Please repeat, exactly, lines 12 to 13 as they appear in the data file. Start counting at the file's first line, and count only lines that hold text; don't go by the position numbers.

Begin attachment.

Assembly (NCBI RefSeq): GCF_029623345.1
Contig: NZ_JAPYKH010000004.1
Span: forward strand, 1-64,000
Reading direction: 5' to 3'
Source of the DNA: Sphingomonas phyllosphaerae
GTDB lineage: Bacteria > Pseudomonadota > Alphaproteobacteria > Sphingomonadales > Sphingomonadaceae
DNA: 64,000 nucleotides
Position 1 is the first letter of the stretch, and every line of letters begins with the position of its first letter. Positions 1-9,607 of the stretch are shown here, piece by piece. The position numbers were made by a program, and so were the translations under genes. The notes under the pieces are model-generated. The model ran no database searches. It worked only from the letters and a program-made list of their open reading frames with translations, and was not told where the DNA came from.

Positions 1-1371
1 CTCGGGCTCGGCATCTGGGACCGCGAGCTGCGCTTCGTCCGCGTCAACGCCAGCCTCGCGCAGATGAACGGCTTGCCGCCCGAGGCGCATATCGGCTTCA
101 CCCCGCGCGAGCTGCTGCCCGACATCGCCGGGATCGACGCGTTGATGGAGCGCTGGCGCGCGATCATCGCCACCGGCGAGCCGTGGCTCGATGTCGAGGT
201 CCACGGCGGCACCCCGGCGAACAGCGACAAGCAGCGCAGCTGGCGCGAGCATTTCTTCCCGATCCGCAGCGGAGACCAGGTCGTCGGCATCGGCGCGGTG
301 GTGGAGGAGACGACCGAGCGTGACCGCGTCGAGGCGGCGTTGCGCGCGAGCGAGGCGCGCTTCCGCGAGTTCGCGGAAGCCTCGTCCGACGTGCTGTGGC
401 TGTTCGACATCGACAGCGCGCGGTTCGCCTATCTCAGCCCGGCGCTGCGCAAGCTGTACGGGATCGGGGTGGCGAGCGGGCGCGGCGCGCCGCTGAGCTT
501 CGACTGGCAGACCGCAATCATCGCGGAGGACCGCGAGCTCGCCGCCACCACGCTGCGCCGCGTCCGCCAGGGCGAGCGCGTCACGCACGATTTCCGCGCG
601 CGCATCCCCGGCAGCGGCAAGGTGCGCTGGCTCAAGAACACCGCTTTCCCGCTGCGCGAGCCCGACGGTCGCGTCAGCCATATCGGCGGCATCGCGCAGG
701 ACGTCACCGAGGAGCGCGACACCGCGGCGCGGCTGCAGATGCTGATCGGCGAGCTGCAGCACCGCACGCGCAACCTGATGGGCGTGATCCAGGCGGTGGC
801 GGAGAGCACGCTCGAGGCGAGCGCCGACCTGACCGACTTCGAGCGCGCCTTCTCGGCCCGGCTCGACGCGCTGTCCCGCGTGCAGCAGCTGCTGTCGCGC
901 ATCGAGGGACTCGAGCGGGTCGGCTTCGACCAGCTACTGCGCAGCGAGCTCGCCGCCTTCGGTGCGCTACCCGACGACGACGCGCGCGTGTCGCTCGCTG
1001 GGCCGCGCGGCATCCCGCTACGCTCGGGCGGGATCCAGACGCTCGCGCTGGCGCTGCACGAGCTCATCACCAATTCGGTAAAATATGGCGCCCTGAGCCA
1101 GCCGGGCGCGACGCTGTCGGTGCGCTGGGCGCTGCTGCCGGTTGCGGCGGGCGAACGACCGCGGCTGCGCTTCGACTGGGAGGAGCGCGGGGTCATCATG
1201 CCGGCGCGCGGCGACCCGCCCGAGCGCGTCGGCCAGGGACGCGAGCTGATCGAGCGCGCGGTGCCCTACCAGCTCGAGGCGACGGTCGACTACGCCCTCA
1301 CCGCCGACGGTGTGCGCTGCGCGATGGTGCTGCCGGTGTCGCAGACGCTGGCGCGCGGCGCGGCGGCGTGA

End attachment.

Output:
201 CCACGGCGGCACCCCGGCGAACAGCGACAAGCAGCGCAGCTGGCGCGAGCATTTCTTCCCGATCCGCAGCGGAGACCAGGTCGTCGGCATCGGCGCGGTG
301 GTGGAGGAGACGACCGAGCGTGACCGCGTCGAGGCGGCGTTGCGCGCGAGCGAGGCGCGCTTCCGCGAGTTCGCGGAAGCCTCGTCCGACGTGCTGTGGC